Opposition parties allege that the amendments “designed to give the Islamic-rooted government leverage over the largely secular judiciary,” which would certainly fit the pattern of behavior by the Erdogan government, described below. “Turkish lawmakers OK constitutional amendments,” by Selcan Hacaoglu for the Associated Press, May 7:
ANKARA, Turkey — The Turkish parliament narrowly approved Friday a series of constitutional amendments that opposition parties say are designed to give the Islamic-rooted government leverage over the largely secular judiciary.
Opposition parties accuse the government of pushing the amendments to dilute the independence of the judiciary, including the Constitutional Court, by increasing the number of members and having parliament or the president to appoint some of them.
The government says the amendments strengthen democracy, expand the rights of women and children and enshrine the right to privacy.
The devil is most assuredly in the details.
Government lawmakers hugged each other in joy Friday, even though the measures were approved with just 336 votes — short of the 367 required to adopt the proposals outright. That means the president is likely to submit them to a referendum this summer.
It appears likely the electorate will approve the measures, as Prime Minister Recep Tayyip Erdogan’s government enjoys strong support.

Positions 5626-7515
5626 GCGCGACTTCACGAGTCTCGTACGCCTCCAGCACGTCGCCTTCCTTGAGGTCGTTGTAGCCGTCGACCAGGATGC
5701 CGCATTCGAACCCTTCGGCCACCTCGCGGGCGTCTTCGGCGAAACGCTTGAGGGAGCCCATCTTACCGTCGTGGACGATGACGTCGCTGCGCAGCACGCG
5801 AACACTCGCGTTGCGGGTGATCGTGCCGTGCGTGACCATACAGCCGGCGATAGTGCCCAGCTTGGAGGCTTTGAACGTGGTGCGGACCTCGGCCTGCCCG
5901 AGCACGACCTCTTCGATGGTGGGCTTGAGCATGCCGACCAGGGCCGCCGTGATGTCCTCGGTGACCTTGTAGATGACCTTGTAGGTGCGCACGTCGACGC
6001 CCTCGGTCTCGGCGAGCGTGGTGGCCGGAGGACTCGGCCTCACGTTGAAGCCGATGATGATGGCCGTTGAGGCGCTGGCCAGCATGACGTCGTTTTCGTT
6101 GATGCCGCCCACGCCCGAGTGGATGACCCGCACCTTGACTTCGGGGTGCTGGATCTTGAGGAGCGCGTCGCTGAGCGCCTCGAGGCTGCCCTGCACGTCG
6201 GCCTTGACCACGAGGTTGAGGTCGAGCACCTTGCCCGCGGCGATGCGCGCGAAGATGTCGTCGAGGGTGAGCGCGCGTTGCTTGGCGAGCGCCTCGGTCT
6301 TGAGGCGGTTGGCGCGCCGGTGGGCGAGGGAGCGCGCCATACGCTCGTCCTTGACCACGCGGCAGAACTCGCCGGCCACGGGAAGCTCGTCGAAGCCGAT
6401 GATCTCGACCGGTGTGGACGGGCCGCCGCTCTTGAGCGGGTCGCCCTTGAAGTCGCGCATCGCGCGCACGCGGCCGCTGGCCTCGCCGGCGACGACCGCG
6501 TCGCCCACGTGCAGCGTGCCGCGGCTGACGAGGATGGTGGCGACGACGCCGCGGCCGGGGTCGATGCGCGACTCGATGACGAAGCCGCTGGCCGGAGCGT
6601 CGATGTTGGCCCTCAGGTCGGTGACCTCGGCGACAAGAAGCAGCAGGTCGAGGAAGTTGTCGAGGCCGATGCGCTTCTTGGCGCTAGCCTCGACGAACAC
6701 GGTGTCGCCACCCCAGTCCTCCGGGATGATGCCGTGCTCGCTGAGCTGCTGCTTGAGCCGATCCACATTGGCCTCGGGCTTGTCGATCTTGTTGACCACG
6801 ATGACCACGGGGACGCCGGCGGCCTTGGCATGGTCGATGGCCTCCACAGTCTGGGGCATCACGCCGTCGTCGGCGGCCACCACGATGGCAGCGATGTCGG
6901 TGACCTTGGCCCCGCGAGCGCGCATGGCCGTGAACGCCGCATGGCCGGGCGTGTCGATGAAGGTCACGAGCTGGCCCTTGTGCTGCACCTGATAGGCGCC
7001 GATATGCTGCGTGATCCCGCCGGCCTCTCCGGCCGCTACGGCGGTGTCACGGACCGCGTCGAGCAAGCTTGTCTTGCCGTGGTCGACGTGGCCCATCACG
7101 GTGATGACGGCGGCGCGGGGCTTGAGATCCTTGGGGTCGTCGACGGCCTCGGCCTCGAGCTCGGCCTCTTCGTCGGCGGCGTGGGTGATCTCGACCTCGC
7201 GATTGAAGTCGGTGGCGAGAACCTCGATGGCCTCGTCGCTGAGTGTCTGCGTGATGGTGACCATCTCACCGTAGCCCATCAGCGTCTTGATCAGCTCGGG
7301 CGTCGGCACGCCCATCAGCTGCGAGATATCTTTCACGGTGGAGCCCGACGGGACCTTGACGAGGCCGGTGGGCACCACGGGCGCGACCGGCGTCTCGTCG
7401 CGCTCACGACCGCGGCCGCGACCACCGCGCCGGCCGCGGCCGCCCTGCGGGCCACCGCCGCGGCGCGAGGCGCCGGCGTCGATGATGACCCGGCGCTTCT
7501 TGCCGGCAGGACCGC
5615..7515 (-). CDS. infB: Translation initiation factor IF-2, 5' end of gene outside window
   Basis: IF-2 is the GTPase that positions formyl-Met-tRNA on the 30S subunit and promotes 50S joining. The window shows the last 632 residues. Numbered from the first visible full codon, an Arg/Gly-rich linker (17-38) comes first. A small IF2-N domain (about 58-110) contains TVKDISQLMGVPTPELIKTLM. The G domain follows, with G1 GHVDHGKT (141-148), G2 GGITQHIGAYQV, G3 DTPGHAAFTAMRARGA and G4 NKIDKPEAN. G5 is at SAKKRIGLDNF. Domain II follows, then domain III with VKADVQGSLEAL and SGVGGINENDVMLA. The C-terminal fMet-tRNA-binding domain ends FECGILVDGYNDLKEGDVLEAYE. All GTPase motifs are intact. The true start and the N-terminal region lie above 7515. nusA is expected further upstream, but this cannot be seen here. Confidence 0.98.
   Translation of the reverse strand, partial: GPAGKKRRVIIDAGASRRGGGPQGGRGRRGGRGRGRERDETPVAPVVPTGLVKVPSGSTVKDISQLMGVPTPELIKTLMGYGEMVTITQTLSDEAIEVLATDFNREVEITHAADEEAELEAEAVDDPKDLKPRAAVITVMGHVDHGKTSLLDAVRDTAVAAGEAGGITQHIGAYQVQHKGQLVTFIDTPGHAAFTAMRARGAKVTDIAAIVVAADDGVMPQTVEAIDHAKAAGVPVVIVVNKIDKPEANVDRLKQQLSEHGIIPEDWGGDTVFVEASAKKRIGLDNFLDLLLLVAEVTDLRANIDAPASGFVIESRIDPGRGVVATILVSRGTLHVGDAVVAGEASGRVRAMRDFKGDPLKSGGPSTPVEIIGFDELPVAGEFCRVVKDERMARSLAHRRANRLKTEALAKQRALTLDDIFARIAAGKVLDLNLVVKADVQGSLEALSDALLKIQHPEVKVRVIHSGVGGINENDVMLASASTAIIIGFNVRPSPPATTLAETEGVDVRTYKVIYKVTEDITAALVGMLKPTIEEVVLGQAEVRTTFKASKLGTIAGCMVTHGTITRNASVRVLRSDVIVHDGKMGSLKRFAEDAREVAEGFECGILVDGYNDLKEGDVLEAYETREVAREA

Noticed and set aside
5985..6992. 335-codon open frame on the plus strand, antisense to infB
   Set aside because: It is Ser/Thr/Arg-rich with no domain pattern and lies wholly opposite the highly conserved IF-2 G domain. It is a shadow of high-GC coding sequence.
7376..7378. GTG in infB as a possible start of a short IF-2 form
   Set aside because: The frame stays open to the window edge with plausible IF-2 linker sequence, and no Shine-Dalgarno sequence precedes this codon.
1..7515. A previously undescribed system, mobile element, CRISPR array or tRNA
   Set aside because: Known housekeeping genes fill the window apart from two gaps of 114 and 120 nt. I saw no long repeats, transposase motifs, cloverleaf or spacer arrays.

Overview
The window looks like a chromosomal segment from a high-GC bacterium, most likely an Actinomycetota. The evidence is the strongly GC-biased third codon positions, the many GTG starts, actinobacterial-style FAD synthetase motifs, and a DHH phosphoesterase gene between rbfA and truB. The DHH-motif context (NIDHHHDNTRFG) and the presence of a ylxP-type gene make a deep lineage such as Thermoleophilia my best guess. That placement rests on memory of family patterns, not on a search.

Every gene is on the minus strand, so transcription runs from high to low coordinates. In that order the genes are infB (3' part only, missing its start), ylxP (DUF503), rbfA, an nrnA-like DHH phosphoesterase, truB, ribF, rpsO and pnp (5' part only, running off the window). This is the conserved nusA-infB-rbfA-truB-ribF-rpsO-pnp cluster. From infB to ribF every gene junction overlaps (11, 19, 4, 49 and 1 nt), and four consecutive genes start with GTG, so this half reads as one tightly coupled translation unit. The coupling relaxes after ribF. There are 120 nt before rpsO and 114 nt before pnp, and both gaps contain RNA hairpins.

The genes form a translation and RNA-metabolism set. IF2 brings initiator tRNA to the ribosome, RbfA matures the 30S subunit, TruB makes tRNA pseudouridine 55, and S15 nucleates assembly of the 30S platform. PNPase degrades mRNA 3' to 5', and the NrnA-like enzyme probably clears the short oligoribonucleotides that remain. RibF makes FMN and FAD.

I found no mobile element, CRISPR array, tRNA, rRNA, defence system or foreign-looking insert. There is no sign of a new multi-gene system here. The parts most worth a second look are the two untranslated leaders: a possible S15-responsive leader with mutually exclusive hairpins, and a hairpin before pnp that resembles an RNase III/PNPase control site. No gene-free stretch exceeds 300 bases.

Erdogan’s party narrowly escaped a ban by the Constitutional Court for allegedly undermining secularism in 2008. The opposition fears that, if the amendments become law, few legal checks on the party will remain.
The government has already curbed powers of the military, which supports secularism and has ousted four governments since 1960. Among the amendments was a measure to try top military commanders before civilian rather than military courts.
“The ruling party is trying to get rid of all institutions that have the power to tell it to stop,” Deniz Baykal, head of the pro-secular opposition Republican People’s Party, said.
Baykal’s party vowed to ask the Constitutional Court to stop the process. President Abdullah Gul, a former Erdogan ally, has two weeks to decide whether to call a referendum this summer.